Welcome back to the dissection lab! This week we’ll be taking a look at issue and project management, primarily with the tool JIRA, developed by Atlassian.
Issue Tracking and Project Management
When developing software you need a clearly defined workflow. Who is working on what feature, how much technical debt do you have and what business needs are of highest priority. To allow maximum collaboration it is best to try and centralise information, at best a single resource that the entire team uses to keep track of the state of the project. In particular the team I am part of uses JIRA, it allows us to visibly see the amount of work that a project requires and how all of our different roles come together to achieve our goal.
Atlassian’s JIRA has been around since 2002 and allows an entire team to work from a single source. Each team member has a profile and they can create work issues or be assigned jobs to do. There is a lot of transparency and traceability by using tools like this. On the main JIRA dashboard you have an overview of the JIRA instance, i.e. assigned issues; and an activity feed which displays the latest changes that people have been making. Real time reporting is fantastic.
Say that a company wants to design a new piece of software, using JIRA they’d create a new project. When a project is created it is assigned an issue tag. This tag is a series of letters which is then assigned to every issue within that project. It allows different issues to be easily referenced across the platform. For instance a project called ‘Demo Test’ may have an issue tag of DT, an issue within that project will be assigned the issue key DT-1, another one DT-2 and so on. If two issues are related to each other you could created dependency links between their issue-keys or you could easily reference an issue on a different ticket. In order to manage projects they are broken down into a number of components, starting with epics.
An epic is a particular objective with such a level of complexity that it will require many tasks to be completed across a substantial amount of time. A general example of this could to automate testing or to develop a web portal. Long, strenuous tasks. To make managing these easier they’re broken down into User Stories.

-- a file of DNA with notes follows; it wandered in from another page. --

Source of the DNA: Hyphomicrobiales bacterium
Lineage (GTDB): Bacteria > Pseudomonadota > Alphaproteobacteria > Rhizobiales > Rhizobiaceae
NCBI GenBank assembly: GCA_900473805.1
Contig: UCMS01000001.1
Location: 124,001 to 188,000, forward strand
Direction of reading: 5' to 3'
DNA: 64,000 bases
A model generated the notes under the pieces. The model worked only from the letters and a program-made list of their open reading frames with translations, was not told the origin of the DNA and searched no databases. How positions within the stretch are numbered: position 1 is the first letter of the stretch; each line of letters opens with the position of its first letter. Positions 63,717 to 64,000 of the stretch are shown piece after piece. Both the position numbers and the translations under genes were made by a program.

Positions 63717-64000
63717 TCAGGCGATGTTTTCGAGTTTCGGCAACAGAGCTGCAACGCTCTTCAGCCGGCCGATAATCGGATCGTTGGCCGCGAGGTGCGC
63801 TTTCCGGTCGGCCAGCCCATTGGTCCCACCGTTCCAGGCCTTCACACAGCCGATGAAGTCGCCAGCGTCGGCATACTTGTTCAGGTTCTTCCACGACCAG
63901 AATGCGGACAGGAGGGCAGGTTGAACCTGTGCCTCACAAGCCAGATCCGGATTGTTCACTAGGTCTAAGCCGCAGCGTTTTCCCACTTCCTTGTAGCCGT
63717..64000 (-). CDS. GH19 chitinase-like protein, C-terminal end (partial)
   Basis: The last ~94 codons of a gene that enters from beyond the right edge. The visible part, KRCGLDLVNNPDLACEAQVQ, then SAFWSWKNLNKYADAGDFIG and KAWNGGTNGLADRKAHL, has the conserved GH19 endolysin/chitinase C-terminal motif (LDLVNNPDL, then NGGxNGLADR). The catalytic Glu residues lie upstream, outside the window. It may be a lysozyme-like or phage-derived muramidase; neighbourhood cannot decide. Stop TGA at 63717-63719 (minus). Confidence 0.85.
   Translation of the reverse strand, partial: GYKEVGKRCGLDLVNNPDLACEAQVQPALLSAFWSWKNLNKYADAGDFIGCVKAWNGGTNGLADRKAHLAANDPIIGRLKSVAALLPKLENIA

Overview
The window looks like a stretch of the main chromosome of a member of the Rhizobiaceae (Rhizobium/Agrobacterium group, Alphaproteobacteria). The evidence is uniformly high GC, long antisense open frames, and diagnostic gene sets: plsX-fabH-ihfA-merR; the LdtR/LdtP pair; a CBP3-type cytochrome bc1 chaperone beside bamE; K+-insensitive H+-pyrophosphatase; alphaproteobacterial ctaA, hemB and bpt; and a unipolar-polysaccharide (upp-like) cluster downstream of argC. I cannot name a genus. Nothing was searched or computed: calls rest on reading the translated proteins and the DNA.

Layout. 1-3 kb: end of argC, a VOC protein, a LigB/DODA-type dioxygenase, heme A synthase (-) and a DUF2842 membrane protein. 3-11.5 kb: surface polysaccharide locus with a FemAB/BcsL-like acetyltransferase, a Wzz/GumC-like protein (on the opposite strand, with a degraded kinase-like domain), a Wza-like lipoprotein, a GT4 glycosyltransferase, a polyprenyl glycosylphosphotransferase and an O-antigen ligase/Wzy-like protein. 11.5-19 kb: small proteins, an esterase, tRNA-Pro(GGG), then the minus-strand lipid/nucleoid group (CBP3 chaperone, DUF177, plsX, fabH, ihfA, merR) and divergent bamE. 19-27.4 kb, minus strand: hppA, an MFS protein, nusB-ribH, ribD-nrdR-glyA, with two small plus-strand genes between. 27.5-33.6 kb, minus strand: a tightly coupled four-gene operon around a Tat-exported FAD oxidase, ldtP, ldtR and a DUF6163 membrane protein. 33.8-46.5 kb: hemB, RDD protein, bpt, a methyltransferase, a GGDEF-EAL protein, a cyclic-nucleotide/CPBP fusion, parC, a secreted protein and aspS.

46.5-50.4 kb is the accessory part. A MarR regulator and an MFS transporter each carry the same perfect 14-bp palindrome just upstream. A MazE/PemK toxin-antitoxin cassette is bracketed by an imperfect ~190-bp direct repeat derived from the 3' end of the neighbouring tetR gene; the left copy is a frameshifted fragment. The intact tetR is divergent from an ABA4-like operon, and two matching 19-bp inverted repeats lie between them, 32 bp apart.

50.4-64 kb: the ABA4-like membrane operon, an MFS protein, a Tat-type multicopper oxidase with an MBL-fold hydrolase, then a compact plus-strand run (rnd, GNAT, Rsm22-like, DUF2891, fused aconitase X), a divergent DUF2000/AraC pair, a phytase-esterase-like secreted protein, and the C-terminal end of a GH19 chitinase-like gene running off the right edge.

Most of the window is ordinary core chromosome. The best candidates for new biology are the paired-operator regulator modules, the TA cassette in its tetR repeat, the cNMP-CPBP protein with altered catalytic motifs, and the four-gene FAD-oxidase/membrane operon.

Each story has a description which will state a number of scenarios which the story must fulfil, an acceptance criteria list which dictates everything that must be completed and verified for the story to be considered done and a general summary of the problem in a format like: ‘As a business owner I want to add the ability to take credit cards payments to the website, so that the customer has an alternate method of payment’. This easily says who, what and why. Normally a slightly more in-depth description will follow, here is an example of a user story I have worked on:
This particular story is part of an ‘automation’ epic and is assigned to the current sprint. Alongside this description a priority is assigned to the story and a reporter, in this case the reporter is my boss.
As a project will end up with potentially hundreds of user stories, sprints are used to bunch up stories into sorties of work. A typical sprint will last 2 or 4 weeks and as a team we decide which stories should be part in the upcoming sprint. The stories to choose from are inside a backlog like so:
We size up stories into who will be required and the amount of time needed. This way we try and keep a constant pace from sprint to sprint and distribute work fairly. On each story we can actually assign it a length of time which makes it easier to refine stories down and get the fit right for a sprint.
To break stories down into manageable chunk we use sub-tasks.
In a similar vein each sub-task has a description which explains what the task is, why it is necessary and how to complete it. Every time progress is made on the task it is updated so that other team members can go straight to JIRA to check the progress.
From all the added organisation it becomes very easy to gleam statistics about a team from the number of user stories they take on during a sprint and the number that are completed. This can indicate if a team is committing to too much or not taking on enough. JIRA comes packed with tools which can analyse sprints and produce: burn-down charts (the amount of work in a sprint), velocity charts (the amount of value in a sprint), cumulative flow diagrams (exact issue statuses across a time range) and sprint reports (issue list). These are great in after sprint retrospectives where teams can discuss what worked well and what didn’t. This all complements the AGILE way of working, to try things out and continually improve.
JIRA goes even deeper than this but for now I hope this is enough to dig your teeth into. The best way of becoming familiar with this is to just head over to Atlassian (https://www.atlassian.com/), grab a free trial of JIRA (cloud for a quick play, server to tool around setting it up yourself) and mess around.
Thanks for reading and please join me next time for some Continuous Integ